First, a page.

Wednesday, January 16, 2008

Value Rankings of College Sports Teams

Forbes has ranked the top 20 most valuable college basketball and college football programs in the country (neither article has a concise 1-20 list, so you have to click through the in-pictures link to get your teams, though ESPN has the basketball rankings here), based on:
We base our valuations on what the basketball [football] programs contribute to four important beneficiaries: their university (money generated by basketball that goes to the institution for academic purposes, including scholarship payments for basketball players); athletic department (the net profit generated by the basketball program retained by the department); conference (the distribution of tournament revenue); and local communities (incremental spending by visitors to the county during the regular season that's attributable to the program).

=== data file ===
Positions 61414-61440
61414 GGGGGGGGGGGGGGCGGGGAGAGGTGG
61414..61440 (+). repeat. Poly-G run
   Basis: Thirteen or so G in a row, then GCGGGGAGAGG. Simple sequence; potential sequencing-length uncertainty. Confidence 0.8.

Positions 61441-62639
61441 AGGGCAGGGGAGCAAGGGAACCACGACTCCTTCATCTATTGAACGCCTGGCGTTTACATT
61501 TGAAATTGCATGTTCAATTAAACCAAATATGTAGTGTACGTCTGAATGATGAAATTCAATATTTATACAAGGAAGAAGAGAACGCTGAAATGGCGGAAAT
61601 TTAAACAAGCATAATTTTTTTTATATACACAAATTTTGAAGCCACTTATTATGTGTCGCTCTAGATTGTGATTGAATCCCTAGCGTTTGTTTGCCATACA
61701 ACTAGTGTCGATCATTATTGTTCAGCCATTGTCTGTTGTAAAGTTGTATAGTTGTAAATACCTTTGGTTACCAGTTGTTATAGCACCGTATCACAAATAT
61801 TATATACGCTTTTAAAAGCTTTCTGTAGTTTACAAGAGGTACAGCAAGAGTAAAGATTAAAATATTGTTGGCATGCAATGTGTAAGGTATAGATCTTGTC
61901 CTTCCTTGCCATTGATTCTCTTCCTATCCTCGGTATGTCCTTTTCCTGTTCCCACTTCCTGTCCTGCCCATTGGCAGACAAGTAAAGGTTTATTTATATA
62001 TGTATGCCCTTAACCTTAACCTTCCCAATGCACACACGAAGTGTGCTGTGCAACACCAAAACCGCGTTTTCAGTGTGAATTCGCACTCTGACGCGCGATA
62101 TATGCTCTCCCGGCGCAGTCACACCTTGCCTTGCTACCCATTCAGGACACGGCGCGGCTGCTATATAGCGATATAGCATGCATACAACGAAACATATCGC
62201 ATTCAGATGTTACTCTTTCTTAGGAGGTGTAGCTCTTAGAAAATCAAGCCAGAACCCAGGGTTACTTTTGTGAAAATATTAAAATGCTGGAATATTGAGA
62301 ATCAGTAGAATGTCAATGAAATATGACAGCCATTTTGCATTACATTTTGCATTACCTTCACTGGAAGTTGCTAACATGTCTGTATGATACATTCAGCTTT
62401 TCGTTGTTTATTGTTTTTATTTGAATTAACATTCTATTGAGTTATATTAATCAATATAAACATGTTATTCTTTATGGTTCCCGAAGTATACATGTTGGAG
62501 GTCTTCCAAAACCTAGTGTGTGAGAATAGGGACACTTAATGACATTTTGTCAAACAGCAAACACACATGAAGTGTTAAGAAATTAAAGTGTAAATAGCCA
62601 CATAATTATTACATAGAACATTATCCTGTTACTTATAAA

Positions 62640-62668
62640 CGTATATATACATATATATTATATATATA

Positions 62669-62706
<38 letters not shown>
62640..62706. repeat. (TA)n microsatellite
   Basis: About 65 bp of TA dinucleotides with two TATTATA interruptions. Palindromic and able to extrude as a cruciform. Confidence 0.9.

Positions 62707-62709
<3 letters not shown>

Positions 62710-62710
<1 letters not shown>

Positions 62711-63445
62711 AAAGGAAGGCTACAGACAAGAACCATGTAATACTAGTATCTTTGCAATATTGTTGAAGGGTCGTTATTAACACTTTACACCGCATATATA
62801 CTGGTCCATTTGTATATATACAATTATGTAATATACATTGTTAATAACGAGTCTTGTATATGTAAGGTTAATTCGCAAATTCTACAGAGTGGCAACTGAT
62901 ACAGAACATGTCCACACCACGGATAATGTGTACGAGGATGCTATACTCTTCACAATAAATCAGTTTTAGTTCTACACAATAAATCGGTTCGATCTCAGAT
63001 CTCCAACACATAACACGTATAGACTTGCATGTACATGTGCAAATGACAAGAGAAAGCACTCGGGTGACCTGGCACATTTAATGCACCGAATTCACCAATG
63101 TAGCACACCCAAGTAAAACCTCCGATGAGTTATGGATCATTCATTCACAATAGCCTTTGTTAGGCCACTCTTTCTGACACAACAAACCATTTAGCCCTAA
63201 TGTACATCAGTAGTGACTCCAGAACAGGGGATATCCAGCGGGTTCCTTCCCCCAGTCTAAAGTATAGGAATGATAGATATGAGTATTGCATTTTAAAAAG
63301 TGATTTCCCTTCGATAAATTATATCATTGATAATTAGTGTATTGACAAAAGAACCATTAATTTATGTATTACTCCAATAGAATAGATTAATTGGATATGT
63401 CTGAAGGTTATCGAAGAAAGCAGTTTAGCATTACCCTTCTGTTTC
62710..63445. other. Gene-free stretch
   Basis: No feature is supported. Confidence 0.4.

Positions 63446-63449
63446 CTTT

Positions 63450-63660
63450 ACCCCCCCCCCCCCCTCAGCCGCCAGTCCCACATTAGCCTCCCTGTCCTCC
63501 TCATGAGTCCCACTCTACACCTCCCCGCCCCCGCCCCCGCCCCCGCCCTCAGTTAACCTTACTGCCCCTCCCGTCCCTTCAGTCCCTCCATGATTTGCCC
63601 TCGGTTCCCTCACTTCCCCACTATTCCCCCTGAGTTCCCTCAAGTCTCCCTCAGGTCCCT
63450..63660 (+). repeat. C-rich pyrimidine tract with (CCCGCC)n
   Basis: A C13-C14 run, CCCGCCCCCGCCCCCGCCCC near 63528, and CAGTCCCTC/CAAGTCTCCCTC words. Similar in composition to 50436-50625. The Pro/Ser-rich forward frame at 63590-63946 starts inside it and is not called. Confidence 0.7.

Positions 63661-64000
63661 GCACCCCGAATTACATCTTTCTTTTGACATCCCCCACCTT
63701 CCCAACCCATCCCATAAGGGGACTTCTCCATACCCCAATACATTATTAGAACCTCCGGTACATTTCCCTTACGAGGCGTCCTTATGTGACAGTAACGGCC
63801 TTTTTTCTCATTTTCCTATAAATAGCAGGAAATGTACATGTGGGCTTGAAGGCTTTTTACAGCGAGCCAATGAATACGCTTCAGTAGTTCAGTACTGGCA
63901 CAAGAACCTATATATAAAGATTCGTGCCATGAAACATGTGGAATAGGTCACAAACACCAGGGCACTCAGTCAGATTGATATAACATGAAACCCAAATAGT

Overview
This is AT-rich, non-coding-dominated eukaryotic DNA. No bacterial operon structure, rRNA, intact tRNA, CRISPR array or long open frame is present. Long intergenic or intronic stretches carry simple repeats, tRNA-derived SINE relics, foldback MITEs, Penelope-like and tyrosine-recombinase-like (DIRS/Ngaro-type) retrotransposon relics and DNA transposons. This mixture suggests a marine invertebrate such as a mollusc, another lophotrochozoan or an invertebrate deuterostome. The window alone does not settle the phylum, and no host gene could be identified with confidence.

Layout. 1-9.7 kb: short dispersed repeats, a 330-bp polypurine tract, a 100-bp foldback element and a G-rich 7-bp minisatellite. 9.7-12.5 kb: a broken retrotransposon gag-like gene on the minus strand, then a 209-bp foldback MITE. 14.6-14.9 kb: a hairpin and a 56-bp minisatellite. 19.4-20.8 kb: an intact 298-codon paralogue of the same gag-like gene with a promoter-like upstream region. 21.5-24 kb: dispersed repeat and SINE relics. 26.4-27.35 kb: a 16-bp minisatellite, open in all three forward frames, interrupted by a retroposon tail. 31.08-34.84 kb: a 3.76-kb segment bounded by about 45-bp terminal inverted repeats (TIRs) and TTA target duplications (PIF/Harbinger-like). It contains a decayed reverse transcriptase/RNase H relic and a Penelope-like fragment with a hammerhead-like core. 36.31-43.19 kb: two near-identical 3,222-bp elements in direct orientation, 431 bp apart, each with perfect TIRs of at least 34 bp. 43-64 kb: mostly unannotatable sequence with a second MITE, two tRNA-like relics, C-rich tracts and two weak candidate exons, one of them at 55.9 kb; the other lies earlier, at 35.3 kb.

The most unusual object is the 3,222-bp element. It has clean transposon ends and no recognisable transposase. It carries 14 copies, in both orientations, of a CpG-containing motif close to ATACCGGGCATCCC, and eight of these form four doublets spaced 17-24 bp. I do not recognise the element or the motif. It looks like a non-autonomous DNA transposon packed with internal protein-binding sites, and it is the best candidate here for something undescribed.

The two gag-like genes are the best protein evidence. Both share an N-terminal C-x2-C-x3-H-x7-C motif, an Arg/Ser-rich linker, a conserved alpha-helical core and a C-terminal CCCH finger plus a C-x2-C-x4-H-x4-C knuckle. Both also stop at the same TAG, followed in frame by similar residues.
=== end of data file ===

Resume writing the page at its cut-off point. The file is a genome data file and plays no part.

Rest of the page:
An intriguing concept. The most valuable basketball team belongs to UNC-Chapel Hill ($26 million), based largely on an agreement with Nike, and football's most valuable to Notre Dame ($101 million), based largely on a TV contract with NBC. Football has a sizable advantage over basketball, and Notre Dame, while having a unique contract, is by no means an outlier-- #2 Texas ($92 million) and #3 Georgia ($90 million) are right behind. (Georgia surprised me.) In fact, #20 on the football list, Wisconsin, is still a good deal ahead of the top basketball school at $43 million.

More successful college teams make more money, both from being on TV more and getting richer payouts from better bowls (though conference tie-ins on both margins tend to create some grouping), but the correlation isn't perfect. Heritage, i.e. success in the past, plays a large role as well.

Why not sell these and let them be run for profit? Is there any illusion left that these are university funded programs provided for the benefit of the student-athelete?